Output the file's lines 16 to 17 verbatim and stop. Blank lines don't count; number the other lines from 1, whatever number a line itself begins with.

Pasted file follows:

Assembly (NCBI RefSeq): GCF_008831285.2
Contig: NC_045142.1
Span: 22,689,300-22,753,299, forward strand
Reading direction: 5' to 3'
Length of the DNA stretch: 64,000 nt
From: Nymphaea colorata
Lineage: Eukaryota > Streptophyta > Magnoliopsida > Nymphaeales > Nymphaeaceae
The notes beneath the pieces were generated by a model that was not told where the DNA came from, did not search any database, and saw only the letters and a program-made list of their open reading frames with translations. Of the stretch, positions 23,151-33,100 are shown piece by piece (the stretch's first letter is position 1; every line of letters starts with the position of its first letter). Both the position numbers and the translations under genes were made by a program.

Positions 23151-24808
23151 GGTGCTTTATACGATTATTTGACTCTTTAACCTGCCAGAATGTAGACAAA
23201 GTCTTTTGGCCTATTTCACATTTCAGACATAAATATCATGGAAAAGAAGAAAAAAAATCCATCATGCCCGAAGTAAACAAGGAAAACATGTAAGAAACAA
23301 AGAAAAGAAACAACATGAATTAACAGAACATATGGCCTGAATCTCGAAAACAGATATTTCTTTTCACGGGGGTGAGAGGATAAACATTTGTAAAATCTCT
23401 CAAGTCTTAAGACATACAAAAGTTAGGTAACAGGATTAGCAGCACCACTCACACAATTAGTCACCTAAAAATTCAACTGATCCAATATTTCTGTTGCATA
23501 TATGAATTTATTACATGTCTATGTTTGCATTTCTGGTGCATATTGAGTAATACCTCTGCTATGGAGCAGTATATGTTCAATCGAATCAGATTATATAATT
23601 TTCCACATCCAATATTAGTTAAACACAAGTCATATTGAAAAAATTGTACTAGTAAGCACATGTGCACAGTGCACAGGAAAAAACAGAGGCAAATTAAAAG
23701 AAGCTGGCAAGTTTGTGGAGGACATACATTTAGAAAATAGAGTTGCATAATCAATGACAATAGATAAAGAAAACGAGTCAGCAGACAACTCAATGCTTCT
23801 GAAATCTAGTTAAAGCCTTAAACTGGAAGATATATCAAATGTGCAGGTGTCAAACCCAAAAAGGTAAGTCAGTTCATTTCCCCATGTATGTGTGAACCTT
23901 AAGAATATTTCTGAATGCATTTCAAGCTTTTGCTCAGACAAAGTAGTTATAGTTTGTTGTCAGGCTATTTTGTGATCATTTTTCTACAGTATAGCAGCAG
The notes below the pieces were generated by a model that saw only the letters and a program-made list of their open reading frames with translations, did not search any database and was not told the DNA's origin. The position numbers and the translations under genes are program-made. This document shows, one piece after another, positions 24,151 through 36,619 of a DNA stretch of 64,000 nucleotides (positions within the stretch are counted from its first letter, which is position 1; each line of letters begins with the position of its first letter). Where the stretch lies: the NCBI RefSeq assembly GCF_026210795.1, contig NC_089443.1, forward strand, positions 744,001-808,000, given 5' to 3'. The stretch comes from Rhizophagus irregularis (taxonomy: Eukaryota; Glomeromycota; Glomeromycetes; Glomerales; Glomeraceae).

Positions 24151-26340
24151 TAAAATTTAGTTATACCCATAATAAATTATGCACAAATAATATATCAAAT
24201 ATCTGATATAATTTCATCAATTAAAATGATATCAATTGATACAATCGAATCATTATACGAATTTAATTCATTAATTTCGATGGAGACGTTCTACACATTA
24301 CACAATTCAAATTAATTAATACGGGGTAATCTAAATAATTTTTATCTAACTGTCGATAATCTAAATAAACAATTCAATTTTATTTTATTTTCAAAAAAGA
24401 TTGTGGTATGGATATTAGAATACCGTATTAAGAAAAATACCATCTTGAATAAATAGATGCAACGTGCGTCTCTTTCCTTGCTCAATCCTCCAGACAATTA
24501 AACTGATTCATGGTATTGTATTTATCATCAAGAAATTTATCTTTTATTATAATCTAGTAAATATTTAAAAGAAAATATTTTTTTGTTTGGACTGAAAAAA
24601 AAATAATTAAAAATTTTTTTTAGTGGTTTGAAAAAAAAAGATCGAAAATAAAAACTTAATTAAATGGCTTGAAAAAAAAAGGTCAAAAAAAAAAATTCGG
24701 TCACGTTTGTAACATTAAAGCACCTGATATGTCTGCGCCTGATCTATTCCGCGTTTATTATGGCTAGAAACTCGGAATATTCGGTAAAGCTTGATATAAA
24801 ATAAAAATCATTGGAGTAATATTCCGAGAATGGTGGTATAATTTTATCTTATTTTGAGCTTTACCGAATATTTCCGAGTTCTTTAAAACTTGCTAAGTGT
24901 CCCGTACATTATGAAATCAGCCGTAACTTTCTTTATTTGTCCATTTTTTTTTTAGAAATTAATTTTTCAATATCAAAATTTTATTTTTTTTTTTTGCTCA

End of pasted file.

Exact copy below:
23701 AAGCTGGCAAGTTTGTGGAGGACATACATTTAGAAAATAGAGTTGCATAATCAATGACAATAGATAAAGAAAACGAGTCAGCAGACAACTCAATGCTTCT
23801 GAAATCTAGTTAAAGCCTTAAACTGGAAGATATATCAAATGTGCAGGTGTCAAACCCAAAAAGGTAAGTCAGTTCATTTCCCCATGTATGTGTGAACCTT